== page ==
Reference : Immunogenicity of semisynthetic human insulin in man. Long-term comparison with porci...
Scientific journals : Article
Human health sciences : Endocrinology, metabolism & nutrition
Immunogenicity of semisynthetic human insulin in man. Long-term comparison with porcine monocomponent insulin.
Luyckx, A. S. [> > > >]
Daubresse, J. C. [> > > >]
Jaminet, C. [> > > >]
Scheen, André mailto [Université de Liège - ULiège > Département des sciences cliniques > Diabétologie, nutrition et maladie métaboliques - Médecine interne générale >]
Lefebvre, Pierre [Centre Hospitalier Universitaire de Liège - CHU > > Diabétologie,nutrition, maladies métaboliques >]
Acta Diabetologica Latina
Il Ponte
Yes (verified by ORBi)
[en] Adult ; Animals ; Antibodies/analysis ; Antibody Formation ; Diabetes Mellitus, Type 1/drug therapy/immunology/physiopathology ; Female ; Humans ; Insulin/chemical synthesis/immunology/therapeutic use ; Islets of Langerhans/physiopathology ; Male ; Middle Aged ; Prospective Studies ; Swine ; Time Factors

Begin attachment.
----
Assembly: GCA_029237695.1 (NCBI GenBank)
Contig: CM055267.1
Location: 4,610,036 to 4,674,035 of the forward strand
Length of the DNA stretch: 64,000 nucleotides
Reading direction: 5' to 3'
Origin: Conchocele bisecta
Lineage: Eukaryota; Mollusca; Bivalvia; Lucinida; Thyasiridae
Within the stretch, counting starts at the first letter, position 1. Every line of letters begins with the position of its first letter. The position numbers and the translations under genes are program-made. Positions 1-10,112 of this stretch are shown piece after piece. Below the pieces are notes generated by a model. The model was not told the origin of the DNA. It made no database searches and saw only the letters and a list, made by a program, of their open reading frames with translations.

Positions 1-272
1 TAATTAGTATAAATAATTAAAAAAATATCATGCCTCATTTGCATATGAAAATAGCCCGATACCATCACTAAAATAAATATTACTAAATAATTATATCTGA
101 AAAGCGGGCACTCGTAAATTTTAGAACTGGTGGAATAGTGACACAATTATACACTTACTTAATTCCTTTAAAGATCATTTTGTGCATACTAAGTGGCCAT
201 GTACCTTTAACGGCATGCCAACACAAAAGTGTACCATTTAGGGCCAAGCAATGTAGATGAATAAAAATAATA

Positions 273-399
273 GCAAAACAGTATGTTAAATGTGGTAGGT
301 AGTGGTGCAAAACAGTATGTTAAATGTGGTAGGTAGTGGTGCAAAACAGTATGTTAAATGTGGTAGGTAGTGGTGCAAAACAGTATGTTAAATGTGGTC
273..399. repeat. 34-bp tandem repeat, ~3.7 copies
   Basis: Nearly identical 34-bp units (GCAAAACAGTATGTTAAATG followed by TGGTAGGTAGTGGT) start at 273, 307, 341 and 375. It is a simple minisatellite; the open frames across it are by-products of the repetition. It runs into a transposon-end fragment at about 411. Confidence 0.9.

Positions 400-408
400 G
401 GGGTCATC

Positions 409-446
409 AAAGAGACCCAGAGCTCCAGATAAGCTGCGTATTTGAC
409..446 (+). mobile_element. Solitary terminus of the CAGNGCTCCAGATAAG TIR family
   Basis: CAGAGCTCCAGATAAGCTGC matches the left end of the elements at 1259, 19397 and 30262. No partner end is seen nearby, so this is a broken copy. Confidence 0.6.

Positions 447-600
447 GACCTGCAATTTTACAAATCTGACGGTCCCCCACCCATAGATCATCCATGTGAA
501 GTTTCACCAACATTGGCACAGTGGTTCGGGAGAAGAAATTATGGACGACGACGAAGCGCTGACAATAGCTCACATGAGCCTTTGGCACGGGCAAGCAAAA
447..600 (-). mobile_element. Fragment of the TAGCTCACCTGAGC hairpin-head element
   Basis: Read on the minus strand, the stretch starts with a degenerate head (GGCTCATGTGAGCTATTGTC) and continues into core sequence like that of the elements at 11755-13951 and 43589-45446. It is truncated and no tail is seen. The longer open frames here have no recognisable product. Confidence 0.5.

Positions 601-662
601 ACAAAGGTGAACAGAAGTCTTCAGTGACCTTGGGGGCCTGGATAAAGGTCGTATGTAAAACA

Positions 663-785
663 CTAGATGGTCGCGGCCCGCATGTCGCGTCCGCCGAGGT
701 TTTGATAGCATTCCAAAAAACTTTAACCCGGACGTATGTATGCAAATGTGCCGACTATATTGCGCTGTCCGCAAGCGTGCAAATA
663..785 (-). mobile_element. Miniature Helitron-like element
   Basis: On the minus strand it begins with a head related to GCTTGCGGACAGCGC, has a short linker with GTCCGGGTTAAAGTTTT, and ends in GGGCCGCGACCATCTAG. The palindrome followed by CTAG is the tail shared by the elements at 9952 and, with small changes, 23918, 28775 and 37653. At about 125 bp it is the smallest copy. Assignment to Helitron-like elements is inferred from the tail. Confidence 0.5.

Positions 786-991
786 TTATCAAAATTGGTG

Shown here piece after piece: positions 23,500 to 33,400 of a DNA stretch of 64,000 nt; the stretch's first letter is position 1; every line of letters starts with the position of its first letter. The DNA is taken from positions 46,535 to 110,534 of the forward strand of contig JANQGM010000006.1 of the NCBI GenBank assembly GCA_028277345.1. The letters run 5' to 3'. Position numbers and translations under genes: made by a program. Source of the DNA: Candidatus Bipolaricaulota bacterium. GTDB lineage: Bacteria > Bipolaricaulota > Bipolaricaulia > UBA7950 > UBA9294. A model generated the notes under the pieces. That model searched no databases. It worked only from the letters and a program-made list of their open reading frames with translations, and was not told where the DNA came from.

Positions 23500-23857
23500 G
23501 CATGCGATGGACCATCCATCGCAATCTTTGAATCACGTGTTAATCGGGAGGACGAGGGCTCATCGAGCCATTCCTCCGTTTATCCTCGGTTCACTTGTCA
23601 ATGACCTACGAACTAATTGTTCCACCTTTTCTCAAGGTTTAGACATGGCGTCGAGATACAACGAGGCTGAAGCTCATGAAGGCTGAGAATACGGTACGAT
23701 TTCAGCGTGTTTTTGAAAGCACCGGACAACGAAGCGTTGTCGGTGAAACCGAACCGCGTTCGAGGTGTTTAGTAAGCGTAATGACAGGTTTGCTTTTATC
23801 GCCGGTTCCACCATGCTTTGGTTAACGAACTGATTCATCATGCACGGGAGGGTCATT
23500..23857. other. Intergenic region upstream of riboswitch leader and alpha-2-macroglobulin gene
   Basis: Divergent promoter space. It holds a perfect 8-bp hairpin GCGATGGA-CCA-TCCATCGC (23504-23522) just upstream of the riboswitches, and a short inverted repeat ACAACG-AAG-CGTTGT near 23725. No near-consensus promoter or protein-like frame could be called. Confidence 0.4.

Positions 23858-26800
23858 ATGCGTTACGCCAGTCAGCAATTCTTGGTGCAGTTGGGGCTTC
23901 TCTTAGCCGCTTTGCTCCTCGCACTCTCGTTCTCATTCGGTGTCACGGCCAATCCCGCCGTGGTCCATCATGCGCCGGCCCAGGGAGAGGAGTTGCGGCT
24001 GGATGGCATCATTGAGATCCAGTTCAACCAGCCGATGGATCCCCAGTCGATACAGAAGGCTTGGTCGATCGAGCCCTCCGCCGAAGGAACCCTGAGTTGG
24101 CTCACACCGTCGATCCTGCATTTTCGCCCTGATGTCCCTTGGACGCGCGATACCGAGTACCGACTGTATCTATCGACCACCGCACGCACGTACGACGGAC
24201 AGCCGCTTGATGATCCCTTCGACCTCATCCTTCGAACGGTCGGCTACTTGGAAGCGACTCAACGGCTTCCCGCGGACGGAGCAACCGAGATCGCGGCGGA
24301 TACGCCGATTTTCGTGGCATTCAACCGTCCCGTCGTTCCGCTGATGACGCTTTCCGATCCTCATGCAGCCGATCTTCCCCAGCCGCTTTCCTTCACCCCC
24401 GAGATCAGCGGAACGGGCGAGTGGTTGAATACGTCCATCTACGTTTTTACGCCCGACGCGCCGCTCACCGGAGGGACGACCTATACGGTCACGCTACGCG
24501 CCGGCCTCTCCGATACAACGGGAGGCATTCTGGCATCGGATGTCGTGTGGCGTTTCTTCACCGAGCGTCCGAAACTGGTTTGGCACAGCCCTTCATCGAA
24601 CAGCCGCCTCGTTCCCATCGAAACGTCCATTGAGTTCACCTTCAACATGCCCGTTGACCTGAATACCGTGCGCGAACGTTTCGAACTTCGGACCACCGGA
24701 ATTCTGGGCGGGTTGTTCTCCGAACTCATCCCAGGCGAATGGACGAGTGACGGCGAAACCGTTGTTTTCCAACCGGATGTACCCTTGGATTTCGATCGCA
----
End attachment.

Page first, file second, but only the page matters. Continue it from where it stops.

[en] The levels of circulating IgG-insulin antibodies were determined in two groups of diabetic patients before and at 3-month intervals after starting insulin treatment either with monocomponent porcine insulin (n = 17) or with human semisynthetic insulin (SH) (n = 16). Patients were followed during 15.1 +/- 1.0 and 19.9 +/- 1.1 months, respectively (m +/- SEM). In addition, the quality of metabolic control and residual B-cell function were evaluated in the group under treatment with SHI. The percentage of patients who remained antibody-free after 12-21 months of treatment was 67.75% in the human insulin-treated group and only 25-43% in the one receiving porcine insulin (p less than 0.01). Moreover, insulin antibody titers, when present, were usually lower in subjects treated with human insulin. In SHI-treated patients: metabolic control was excellent during the first months of treatment as evidenced by values of mean daily blood glucose (7.3 +/- 0.6 mmol/l), M-index according to Schlichtkrull (7.4 +/- 2.4) and Hb1c (6.8 +/- 0.6%); residual B-cell function, evaluated at 3-month intervals by a circadian profile of plasma C-peptide did not decrease throughout the study; and a significant deterioration of blood glucose control occurred after 18 months of treatment, which might have been due to a less intensive supervision of the patients by the physicians and/or less careful attention by the patients themselves. This observation confirms the need for a continuous education of the patients regardless of the type of insulin used.

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